|External Network failure||Loss of data due to hardware failure|| Mirroring of all system and data disks
Nightly backups of all data
Weekly system mirroring of critical systems
Fail-over arrangements with servers available in the office (e.g. Linux to Linux or Windows to Windows)
|Power loss - server||Server outage and loss of data||Redundant power supplies on all servers & fault alerting|
|Power loss - office||Client access outage||Hot standby servers in DRP Sites located on different network and power service|
|Hardware failure - internal hubs||Office & external service outage||Hot standby hubs|
|Network outage - primary data link||Office & external service outage||Maintain a separate high-bandwidth link to the office
Hot standby servers in DRP Sites located on different network and power service
|Fire||Office & systems outage||Technical contacts for hardware and asset recovery. Exit and assembly plans for staff|
|Flooding||Office & systems outage||Technical contacts for hardware and asset recovery (for instance freeze drying for books)|
|Earthquake||Office & systems outage||Exit and assembly plans for staff|
The level of protection undertaken against each risk depends on the expected impact of an outage on clients and the consequent degree of disaster production redundancy that is engineered into your architecture. Fully redundant live standby servers are possible but can be very expensive to maintain. They are typically warranted where the outage interval in case of a disaster event for clients must be kept to seconds or minutes. A minimum disaster recovery profile should see off-site backup of data and well documented (and tested) steps for recovery of this data.
For each risk event associated Disaster Recovery Plan steps should be in place which defines the contacts, processes and actions during and after the disaster event. It is also important to document the last successful test of this disaster plan.
In locations where power supply is irregular, risk mitigation might include arrangements for mirroring services with other agencies (for example ensuring catalogue holdings are available through WorldCat).
Training of library staff is an essential component of ICT capability building. Training needs to be timely - too much in and advance of systems delivery or too much in arrears can leave staff struggling when they are called on to provide support for systems with which they are not familiar or comfortable. This training needs to be framed around the road map for library service delivery. For this reason a training needs analysis framed around the library services road map should be periodically reviewed. This needs analysis can also be used to identify areas of staff development, especially for those library staff tasked with forward-facing service delivery.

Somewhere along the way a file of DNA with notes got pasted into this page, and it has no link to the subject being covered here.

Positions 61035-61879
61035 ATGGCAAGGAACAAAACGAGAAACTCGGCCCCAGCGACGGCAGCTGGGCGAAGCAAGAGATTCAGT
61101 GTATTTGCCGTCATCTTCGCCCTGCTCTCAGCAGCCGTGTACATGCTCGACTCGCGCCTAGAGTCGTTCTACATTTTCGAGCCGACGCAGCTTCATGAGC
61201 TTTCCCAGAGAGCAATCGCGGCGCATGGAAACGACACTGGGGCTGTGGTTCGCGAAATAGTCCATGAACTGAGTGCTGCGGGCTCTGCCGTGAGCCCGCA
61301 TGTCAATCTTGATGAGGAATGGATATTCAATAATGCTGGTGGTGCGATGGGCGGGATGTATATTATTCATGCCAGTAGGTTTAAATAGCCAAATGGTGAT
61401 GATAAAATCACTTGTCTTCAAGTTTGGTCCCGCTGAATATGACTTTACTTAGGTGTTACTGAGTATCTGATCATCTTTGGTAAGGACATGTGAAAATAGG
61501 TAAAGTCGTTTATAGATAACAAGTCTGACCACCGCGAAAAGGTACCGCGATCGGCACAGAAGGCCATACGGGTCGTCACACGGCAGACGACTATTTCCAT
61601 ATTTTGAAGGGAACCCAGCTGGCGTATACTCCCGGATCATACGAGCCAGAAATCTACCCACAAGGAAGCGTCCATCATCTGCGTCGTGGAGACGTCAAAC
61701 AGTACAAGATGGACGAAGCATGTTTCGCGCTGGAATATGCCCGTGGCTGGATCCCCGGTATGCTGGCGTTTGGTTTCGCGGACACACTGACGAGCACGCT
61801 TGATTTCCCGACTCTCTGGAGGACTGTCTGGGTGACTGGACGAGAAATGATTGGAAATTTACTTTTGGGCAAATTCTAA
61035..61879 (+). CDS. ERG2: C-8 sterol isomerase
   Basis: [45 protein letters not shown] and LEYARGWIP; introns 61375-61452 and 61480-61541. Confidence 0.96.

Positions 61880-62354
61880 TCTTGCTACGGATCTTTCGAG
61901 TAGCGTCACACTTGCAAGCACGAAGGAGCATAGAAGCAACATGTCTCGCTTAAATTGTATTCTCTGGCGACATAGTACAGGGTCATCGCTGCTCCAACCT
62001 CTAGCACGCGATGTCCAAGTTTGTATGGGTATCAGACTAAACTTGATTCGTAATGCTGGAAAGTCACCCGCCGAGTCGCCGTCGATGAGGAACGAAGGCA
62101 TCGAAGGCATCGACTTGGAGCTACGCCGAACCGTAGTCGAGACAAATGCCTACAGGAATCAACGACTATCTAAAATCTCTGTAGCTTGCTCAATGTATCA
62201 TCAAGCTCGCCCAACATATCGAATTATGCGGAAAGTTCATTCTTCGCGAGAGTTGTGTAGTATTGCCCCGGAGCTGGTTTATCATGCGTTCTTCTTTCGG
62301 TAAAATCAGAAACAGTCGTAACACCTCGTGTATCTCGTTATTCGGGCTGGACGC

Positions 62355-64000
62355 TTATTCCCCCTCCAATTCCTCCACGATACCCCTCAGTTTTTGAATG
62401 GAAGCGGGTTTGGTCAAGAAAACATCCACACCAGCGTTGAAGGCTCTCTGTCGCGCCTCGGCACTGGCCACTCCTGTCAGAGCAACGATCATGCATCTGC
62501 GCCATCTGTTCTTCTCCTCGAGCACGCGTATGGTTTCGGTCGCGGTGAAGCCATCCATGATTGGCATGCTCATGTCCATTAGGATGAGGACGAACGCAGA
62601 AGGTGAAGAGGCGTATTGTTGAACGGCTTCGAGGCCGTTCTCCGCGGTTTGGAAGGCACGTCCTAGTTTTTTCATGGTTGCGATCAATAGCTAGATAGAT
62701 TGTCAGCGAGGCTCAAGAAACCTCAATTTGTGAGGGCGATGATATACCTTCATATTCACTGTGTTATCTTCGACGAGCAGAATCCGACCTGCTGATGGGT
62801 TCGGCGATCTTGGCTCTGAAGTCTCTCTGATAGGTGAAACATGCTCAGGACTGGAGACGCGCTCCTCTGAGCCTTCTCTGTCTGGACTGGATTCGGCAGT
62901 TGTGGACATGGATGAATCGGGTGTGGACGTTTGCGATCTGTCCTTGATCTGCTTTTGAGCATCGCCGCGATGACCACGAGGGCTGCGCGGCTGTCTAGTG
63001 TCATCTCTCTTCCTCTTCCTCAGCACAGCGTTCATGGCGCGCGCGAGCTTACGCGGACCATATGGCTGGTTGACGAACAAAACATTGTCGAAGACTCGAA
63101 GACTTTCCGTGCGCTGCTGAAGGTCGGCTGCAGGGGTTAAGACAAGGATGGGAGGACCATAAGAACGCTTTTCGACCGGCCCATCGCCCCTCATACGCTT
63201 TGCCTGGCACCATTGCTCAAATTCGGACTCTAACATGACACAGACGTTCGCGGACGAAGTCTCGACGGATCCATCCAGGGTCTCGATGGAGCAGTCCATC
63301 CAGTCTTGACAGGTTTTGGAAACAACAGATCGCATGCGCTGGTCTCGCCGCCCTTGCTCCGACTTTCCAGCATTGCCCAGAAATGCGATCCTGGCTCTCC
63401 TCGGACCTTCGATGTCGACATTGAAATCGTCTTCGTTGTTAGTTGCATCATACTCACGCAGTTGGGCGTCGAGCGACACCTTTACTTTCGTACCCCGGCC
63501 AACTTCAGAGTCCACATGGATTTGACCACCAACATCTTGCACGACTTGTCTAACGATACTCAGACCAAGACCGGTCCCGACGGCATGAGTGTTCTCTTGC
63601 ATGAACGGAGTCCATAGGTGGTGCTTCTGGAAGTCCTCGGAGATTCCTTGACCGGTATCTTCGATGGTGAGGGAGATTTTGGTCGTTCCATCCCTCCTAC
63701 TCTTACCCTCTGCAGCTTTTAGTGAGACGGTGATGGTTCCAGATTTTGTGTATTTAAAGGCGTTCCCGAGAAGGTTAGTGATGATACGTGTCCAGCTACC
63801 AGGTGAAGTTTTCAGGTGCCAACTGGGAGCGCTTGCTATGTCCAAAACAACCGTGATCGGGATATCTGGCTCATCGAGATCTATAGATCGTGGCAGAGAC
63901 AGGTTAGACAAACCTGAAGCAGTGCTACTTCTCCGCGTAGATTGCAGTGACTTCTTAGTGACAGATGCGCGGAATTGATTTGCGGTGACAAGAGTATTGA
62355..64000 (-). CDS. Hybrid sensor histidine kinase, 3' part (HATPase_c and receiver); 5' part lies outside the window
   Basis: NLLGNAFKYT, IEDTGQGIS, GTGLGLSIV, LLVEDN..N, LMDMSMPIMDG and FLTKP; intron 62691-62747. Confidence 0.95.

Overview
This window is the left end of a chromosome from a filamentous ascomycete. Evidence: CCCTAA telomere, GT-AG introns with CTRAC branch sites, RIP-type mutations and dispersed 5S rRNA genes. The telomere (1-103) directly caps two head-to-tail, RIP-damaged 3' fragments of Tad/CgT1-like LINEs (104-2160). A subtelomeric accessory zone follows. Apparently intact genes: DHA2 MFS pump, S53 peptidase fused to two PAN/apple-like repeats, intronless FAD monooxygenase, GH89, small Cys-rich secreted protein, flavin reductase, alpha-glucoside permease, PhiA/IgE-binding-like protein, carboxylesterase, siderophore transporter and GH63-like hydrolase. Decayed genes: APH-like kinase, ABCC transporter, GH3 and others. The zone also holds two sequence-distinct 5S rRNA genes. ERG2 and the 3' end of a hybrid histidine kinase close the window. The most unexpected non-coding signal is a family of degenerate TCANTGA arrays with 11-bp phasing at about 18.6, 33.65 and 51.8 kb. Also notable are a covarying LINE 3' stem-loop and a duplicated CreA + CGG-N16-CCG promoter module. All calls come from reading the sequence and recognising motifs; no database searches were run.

With the transition to an increasing web-based focus on information delivery, there are a number of approaches to web-based self education on the Web 2.0 mix of tools and services. One of the most popular is the “23 things” programme that takes the learner through a Web 2.0 journey relevant to librarians (http://plcmcl2-things.blogspot.com/).
A responsibility for many libraries is that of training. The sheer diversity of resources available through the library itself and on the web can be daunting. The Parliamentary library often provides induction training for newly elected parliamentary members and their staff in using library resources. This can be extended to include training in ICT-related areas such as the use of Web 2.0 resources, use of e-book readers and use of the information resources in the library itself.
Such training can also be the opportunity to brief researchers on the constraints of copyright and the risks associated with plagiarism. It can also be an opportunity to undertake before and after surveys on the library to assess level of understanding and usage of library resources and assess over time what information resources the members are looking for.